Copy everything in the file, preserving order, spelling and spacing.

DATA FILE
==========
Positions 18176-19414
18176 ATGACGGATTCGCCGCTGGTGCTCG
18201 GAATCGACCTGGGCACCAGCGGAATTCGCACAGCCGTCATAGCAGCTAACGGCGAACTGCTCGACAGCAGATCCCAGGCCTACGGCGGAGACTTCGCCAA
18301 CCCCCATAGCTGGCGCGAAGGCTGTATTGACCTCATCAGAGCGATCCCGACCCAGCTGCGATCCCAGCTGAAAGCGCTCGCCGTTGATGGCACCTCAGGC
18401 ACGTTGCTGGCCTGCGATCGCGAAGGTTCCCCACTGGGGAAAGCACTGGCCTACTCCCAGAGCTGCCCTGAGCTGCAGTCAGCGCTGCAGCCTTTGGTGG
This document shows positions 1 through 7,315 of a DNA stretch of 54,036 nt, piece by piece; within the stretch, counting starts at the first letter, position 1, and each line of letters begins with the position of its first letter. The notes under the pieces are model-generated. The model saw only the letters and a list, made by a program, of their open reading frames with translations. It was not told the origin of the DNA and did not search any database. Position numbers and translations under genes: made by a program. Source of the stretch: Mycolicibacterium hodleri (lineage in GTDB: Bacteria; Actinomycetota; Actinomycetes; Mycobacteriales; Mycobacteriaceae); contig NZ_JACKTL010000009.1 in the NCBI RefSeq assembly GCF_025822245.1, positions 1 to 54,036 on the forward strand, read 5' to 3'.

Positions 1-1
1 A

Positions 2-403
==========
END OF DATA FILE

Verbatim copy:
Positions 18176-19414
18176 ATGACGGATTCGCCGCTGGTGCTCG
18201 GAATCGACCTGGGCACCAGCGGAATTCGCACAGCCGTCATAGCAGCTAACGGCGAACTGCTCGACAGCAGATCCCAGGCCTACGGCGGAGACTTCGCCAA
18301 CCCCCATAGCTGGCGCGAAGGCTGTATTGACCTCATCAGAGCGATCCCGACCCAGCTGCGATCCCAGCTGAAAGCGCTCGCCGTTGATGGCACCTCAGGC
18401 ACGTTGCTGGCCTGCGATCGCGAAGGTTCCCCACTGGGGAAAGCACTGGCCTACTCCCAGAGCTGCCCTGAGCTGCAGTCAGCGCTGCAGCCTTTGGTGG
This document shows positions 1 through 7,315 of a DNA stretch of 54,036 nt, piece by piece; within the stretch, counting starts at the first letter, position 1, and each line of letters begins with the position of its first letter. The notes under the pieces are model-generated. The model saw only the letters and a list, made by a program, of their open reading frames with translations. It was not told the origin of the DNA and did not search any database. Position numbers and translations under genes: made by a program. Source of the stretch: Mycolicibacterium hodleri (lineage in GTDB: Bacteria; Actinomycetota; Actinomycetes; Mycobacteriales; Mycobacteriaceae); contig NZ_JACKTL010000009.1 in the NCBI RefSeq assembly GCF_025822245.1, positions 1 to 54,036 on the forward strand, read 5' to 3'.

Positions 1-1
1 A

Positions 2-403